LONDON -- Back in 2009, as stock markets recovered from a slump that had seen the FTSE 100 dip below 3,500, cheap shares abounded. And believe me, I was buying.
But one share attracted me more than most: Tesco , where the market's collapse had seen the share price fall from 470 pence or so at the market's peak to below 300 pence at its nadir. And at that price, the stock's yield was bringing it to the attention of income investors -- a remarkable feat, given that for 20 years, Tesco had been that rarest of things: a go-go growth stock with defensive properties.
So as soon as fresh funds became available, I bought. And I've been buying ever since -- especially so after the abrupt fall in the share price following the profit warning of a year ago.
I stuffed the shares in my pension at 314 pence, and the biggest purchase inside my ISA was this summer, when the price -- once again -- dipped below 300 pence to reach 298 pence.
Of course, I wasn't alone. Tesco has proved a popular pick with other investors -- notably Warren Buffett, who took the opportunity of the 2012 price fall to top up an existing holding. He now holds around 5% of Tesco, worth around 1.5 billion pounds at today's share price.
Other investors have sold out, though, seeing the Tesco story as past its sell-by date. Neil Woodford was one such, pulling the plug on his holding at around the same time that Buffett topped up his.
And private investors have been selling out of Tesco extensively in recent days, seeing a share price of 375 pence as an opportunity to take profits. Certainly, if they bought in during last June's brief dip below 300 pence, they'll have cleared a 25% return in a little over six months.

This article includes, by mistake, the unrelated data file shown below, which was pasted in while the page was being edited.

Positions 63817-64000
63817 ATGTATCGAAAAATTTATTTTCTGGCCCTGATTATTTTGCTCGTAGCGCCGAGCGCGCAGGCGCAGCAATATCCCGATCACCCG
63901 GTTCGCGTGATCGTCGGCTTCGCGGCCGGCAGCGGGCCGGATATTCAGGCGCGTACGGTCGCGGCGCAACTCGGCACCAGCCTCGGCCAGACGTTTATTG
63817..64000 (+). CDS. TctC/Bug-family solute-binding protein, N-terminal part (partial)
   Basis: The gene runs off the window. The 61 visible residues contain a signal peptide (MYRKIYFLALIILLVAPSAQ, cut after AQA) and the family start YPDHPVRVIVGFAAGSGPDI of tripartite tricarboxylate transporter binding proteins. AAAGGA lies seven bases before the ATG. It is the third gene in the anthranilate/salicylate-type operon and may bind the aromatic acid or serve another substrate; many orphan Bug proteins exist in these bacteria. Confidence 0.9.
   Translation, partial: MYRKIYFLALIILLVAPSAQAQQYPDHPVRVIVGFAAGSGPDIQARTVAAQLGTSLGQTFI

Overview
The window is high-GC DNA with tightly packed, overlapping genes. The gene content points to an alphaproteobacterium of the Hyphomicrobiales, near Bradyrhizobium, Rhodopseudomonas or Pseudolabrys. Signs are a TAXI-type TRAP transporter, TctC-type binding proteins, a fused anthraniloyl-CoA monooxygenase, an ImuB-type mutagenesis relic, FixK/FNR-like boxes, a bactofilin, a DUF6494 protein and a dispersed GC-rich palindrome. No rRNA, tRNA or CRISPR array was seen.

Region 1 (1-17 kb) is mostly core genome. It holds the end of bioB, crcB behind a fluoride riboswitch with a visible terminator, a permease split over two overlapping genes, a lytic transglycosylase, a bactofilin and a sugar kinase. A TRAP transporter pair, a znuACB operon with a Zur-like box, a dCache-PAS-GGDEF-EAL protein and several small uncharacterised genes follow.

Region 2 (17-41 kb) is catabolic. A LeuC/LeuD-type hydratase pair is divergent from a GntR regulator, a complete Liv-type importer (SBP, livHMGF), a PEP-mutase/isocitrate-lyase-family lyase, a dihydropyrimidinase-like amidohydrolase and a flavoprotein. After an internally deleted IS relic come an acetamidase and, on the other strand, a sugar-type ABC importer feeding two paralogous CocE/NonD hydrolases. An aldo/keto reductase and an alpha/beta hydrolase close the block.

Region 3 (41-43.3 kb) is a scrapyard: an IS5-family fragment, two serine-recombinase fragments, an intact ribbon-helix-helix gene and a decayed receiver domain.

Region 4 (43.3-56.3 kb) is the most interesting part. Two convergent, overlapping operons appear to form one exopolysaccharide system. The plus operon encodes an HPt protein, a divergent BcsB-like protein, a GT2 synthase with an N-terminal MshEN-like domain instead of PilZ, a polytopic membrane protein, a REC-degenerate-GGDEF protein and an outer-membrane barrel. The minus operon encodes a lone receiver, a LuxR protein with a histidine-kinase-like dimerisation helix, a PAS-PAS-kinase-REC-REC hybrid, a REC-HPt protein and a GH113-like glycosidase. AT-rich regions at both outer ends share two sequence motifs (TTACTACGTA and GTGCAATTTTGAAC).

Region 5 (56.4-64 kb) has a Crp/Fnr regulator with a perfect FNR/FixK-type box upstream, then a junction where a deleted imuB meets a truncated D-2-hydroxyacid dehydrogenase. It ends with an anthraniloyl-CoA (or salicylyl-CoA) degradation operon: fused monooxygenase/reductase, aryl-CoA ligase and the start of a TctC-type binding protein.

I'm holding, though. And I intend to remain an investor, with a comfortable five-figure holding split between my ISA and SIPP.
I reckon that Tesco has several charms for the long-term investor.
Tesco is the world's third-largest international retailer, with operations in 13 countries -- including China, South Korea, India, Turkey, Hungary, and Poland. Reassuringly, fully one third of earnings come from overseas.
Tesco's U.K. operations are extensive, embracing almost 3,000 stores. It is the country's largest retailer, and has a bigger share of the British grocery market than Sainsbury and Asda put together.
It's not just a physical retailer: The company has extensive interests in catalog shopping, banking and insurance, telephone services, travel, and home furnishings.
Tesco is investor-friendly, with a progressive dividend policy that's raised its dividend for 25 years.
There's considerable hope that Tesco's much-hyped problems are behind it. One billion pounds is being spent on improving the offering of its U.K. stores, while the loss-making U.S. venture is the subject of a strategic review that could see it closed or sold.
For me, these qualities are attractive, and I plan on being a long-term investor in the company, and see it as a core part of my retirement strategy.
Better still, even after the recent rise in the share price, Tesco is still an attractive buy, offering a forecast yield of 4.2% on a prospective P/E of just over 11 -- barely indistinguishable from the average P/E of the market as a whole.
Put another way -- particularly for income investors -- Tesco can be regarded as a premium stock trading on a distinctly non-premium price.
Of course, Tesco isn't the only attractive income-generating company in the FTSE 100. And another blue chip, in a very different line of business, has just been declared "The Motley Fool's Top Income Stock for 2013."
The article Why I'm a Long-Term Investor in Tesco originally appeared on Fool.com.
Malcolm Wheatley owns shares in Tesco and Sainsbury. The Motley Fool owns shares in Tesco. Try any of our Foolish newsletter services free for 30 days. We Fools may not all hold the same opinions, but we all believe that considering a diverse range of insights makes us better investors. The Motley Fool has a disclosure policy.
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